From canyons to mesatops, explore 50 miles of Los Alamos National Lab-managed trails

Check out the interactive trail map and get outside

November 16, 2023

Lab employee Allie Cunningham (center) and two student interns, Sonya Quintana (far right) and Kaia Bigej-Nunley (far left), take in the view below Anniversary Trail, which is actually on DOE property and is accessible to both Lab employees and the public.

With 32 trails on Los Alamos National Laboratory property that make up a combined length of nearly 50 miles, employees have abundant access to the outdoors. About 25 of those trails, which span around 36 miles, are also open to the public, primarily near the community of White Rock.

“The trails were created by the many different people who have occupied the Pajarito Plateau,” said Karla Sartor, co-lead of the Lab’s Trails Management Program within the Environmental Protection and Compliance division. “Now they're pathways for getting outdoors and appreciating a rich history in a beautiful setting.”

The land on which the Laboratory sits has been home to many — from Pueblo societies to Hispanic homesteaders to the scientists, engineers and others who worked on the urgent Manhattan Project in the 1940s and support the national security mission today. In recognition of this history, the Lab strives to make portions of the land it acquired for historical wartime efforts as accessible as safely possible.

To shut down or manage and promote?

In 2003, the Department of Energy conducted an environmental assessment of trails that run through Lab property — which in some cases begin or end within Bandelier National Monument, Santa Fe National Forest, Los Alamos County or Pueblo land. The assessment stemmed from a requirement by the National Environmental Policy Act of 1969, which ensures federal agencies consider the environmental impacts of their actions and decisions.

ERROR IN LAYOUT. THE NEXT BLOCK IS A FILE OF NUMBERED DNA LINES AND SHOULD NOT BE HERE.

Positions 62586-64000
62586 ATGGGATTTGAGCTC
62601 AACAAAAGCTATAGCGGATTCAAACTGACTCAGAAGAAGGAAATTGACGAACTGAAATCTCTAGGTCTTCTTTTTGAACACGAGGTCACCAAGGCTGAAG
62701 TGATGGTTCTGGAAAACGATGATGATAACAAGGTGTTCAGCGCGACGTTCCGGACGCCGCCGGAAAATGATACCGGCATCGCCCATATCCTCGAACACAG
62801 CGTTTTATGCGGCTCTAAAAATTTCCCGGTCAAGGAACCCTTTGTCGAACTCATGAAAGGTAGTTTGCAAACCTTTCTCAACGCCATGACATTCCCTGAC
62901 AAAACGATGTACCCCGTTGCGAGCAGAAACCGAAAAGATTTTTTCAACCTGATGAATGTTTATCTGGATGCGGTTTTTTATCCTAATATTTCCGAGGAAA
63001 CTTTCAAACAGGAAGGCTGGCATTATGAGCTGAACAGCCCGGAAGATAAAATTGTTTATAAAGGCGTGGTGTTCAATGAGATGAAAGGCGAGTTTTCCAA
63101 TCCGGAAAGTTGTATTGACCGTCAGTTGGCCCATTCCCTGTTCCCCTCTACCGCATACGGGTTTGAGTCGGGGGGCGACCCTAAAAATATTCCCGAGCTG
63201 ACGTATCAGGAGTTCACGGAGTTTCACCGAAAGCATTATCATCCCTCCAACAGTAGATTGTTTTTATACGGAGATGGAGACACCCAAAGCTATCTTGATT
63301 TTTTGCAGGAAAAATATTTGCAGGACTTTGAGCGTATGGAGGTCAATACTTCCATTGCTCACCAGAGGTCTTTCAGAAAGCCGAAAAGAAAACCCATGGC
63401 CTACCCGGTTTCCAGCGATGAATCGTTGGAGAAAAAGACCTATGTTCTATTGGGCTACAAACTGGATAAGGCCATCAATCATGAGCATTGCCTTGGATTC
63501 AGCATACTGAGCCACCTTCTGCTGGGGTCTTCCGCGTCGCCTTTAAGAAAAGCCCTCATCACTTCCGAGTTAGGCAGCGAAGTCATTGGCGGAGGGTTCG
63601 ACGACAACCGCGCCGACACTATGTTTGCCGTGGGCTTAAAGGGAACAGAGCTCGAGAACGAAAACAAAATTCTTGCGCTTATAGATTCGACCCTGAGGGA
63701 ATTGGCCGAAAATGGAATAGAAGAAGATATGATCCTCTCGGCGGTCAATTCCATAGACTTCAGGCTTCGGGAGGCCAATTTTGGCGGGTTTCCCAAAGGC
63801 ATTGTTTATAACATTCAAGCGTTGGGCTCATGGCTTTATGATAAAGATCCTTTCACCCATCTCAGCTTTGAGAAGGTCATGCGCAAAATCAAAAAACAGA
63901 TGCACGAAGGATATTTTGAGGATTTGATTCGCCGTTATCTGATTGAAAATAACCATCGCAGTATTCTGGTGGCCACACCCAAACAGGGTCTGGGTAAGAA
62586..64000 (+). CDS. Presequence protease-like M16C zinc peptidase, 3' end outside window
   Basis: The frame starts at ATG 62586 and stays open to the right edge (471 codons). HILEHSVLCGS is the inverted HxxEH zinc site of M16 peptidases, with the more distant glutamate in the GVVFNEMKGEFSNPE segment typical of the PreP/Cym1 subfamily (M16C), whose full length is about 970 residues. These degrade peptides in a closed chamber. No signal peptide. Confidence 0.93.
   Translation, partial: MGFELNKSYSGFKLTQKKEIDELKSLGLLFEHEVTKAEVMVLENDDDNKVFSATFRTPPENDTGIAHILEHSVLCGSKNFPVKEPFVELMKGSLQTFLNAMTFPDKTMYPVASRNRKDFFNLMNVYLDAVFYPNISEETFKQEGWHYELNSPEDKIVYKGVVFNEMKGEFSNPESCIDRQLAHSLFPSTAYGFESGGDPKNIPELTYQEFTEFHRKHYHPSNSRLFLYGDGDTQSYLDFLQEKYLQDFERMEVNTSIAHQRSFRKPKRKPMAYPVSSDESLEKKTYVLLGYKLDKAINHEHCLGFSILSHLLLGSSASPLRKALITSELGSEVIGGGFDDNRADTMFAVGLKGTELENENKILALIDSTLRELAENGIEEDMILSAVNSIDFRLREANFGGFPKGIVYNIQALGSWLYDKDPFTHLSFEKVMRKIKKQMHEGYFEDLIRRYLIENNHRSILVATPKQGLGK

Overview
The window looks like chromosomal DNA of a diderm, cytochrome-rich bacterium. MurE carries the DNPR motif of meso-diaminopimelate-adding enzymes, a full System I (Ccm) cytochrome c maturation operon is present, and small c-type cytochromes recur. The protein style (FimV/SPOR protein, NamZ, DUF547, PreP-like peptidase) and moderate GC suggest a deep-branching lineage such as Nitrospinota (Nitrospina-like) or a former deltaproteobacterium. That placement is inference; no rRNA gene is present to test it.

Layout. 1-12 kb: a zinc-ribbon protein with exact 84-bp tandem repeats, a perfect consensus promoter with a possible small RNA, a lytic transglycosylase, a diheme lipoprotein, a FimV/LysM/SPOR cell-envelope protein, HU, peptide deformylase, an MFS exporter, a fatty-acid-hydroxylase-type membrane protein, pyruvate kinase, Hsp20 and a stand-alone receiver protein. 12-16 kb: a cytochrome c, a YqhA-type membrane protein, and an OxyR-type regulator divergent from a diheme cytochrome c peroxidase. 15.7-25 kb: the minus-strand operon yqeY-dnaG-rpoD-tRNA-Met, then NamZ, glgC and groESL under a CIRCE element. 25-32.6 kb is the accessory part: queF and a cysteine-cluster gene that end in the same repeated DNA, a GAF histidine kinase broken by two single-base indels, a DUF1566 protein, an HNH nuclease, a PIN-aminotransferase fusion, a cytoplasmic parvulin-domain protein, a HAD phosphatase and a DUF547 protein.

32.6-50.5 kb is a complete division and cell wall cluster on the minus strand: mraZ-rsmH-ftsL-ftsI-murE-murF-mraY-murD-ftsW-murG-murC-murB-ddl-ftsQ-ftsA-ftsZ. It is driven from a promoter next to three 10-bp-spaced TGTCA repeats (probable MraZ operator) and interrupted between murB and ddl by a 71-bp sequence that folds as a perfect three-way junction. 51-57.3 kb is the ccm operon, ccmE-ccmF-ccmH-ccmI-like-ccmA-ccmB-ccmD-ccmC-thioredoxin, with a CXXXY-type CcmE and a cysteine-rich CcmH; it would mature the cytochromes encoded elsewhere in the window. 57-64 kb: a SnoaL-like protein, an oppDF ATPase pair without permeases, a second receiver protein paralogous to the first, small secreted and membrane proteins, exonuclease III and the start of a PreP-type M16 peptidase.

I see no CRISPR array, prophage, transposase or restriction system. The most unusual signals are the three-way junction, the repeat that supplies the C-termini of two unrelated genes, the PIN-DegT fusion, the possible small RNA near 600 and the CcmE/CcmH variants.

According to that assessment, because some trails connect to other agencies’ land, confusion had mounted about boundaries, which sometimes led to trespassing and unsanctioned trail use. A plethora of cultural resources on DOE property from local Pueblos, homesteaders and the Manhattan Project, which fall under the Lab's purview to protect, also needed consideration. Additionally, restrictions for accessing trails with habitat for threatened and endangered species had to be managed.

“In doing the environmental assessment, we were asking, ‘Do we promote the trails and manage them, or shut them down?’” Sartor said. “It was determined that it's better to actively manage them and create guiding principles for use.”

And the Lab's Trails Management Program was born.

Trails contribute to DOE Conservation Action Plan

Today, 20 years after its formation, the Trails Management Program is still humming along. Installing way-finding markers and re-routing trails away from environmentally sensitive areas and construction zones are just some of the activities. Other maintenance includes trash pickup and removal of downed trees.

Through the regional Los Alamos National Lab Trails Working Group, the program also collaborates extensively with the public and regional agencies that have jurisdiction over paths connected to Lab trails.

Given all the factors — protection of biological and cultural resources, cross-agency collaboration and a federally funded research and development center dedicated to protecting national security — trail maintenance is a challenging task.

But the National Nuclear Security Administration determined it was committed to balancing the Lab’s mission requirements with other land use and stewardship considerations. Now that DOE has a Conservation Action Plan, the Lab's trails, particularly in the 1,000-acre White Rock Canyon Reserve, will contribute to the executive order to conserve 30% of U.S. lands and waters by 2030.

Study the map; know the rules

Interested in exploring the Lab's extensive trail network? Check out this interactive map of trails.

Keep in mind, you may have to be a Lab badge holder—and bring it with you—to hike, ride, play on some Lab trails. “There are both public (aka nonbadge) and badge-only trails located on Lab property. Badge-only trails are only open to Lab employees, and they must carry their badge with them when using the trail,” said Ditmanson. How can you know before you go? Just check the map!

Be sure to understand the rules for and hazards associated with trail use, which are indicated on trailhead kiosks. The National Park Service patrols all DOE trails that are open to the public.

If you have questions, or if you come across an issue — such as downed trees, excess garbage or hard-to-read signs — contact